Superstition aint the way
October 5, 2008 1 Comment
I started attaching tags to my posts a couple of weeks ago in the hope that my pitifully low traffic would pick up a bit. I’m not sure how successful this has been; the graph of my visitor numbers has been as erratic as the Dow:
I did get a comment yesterday, for the first time in a while, from Ann’s New Friend. It was a bit snarky, but any attention is good I guess. I felt it was unfair of him/her to imply that I wasn’t interested in reading opinions that conflicted with my own; I look at right-wing journals and blogs all the time. I was just worried that readers might interpret the fact that I had linked to Real Clear Politics without any comment as meaning that I had some sympathy with the views expressed therein.
Hats off to ANF’s work rate though; I had been feeling pleased that I had managed six posts in a week, but he/she is a true stakanovite who produces fifteen in a day. It’s interesting that the biggest item in his/her tag cloud is “Obama” (as indeed mine is “Palin”); it’s always easier to talk about your opponen’s failings rather than your candidate’s qualities.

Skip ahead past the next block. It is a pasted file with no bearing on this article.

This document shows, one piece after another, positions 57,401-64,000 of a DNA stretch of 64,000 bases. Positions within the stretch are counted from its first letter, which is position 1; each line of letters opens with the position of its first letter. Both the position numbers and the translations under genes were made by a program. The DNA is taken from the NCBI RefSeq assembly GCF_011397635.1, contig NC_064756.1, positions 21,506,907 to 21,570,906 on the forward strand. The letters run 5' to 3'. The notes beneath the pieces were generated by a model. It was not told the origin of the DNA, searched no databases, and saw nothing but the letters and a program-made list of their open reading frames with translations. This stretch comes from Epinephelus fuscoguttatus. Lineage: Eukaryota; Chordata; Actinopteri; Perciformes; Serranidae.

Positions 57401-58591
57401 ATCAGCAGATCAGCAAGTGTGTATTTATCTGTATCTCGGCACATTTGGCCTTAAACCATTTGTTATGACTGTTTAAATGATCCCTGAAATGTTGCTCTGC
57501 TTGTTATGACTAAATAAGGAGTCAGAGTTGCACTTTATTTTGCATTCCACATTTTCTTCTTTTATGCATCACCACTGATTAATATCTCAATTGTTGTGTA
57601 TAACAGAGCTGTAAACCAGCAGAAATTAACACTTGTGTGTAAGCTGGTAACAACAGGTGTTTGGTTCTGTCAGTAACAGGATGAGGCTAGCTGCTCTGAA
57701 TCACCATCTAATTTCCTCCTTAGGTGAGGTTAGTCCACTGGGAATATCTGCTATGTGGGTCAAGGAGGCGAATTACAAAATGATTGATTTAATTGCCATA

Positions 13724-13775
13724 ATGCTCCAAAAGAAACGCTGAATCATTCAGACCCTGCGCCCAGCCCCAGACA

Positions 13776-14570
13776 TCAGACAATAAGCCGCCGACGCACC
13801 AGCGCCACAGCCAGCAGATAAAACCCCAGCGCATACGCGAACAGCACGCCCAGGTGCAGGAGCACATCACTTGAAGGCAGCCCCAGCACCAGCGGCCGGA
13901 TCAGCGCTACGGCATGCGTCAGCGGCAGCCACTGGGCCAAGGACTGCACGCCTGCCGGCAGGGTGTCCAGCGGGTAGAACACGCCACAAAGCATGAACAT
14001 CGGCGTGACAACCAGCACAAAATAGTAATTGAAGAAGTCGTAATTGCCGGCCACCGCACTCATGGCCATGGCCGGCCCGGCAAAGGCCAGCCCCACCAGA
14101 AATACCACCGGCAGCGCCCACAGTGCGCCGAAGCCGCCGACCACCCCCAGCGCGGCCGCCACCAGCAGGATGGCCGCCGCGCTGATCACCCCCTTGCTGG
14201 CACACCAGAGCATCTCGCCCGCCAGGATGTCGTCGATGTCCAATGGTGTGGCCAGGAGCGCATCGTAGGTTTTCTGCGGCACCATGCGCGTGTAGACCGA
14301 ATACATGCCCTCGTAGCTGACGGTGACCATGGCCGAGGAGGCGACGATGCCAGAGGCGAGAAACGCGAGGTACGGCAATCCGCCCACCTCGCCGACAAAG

It did make me think about why I bother commenting on the US election; hardly anyone reads these posts, and those few who do are unlikely to be swayed by a few links to stuff they’ve probably seen before anyway. I have previously expressed the opinion that blogs are vastly overrated as a medium of political discourse, but I am finding myself more and more drawn into the cross-linked world of the political blogosphere.
I made a light-hearted reference to voodoo the other week, but the more I think about it, the more it seems that blogging has a lot in common with primitive religious rituals. (No offence to adherents of voodoo; I’m using “primitive” in the sense of “uncontaminated by civilisation”).
Faced with a process that is likely to affect my life in many fundamental ways, yet which is completely outwith my control – like a volcano, or winter, or the US Presidential race – I am reverting to simple superstition, offering tribute to the secular gods of liberal elitism, and bowing before the mighty deity that is Tina Fey.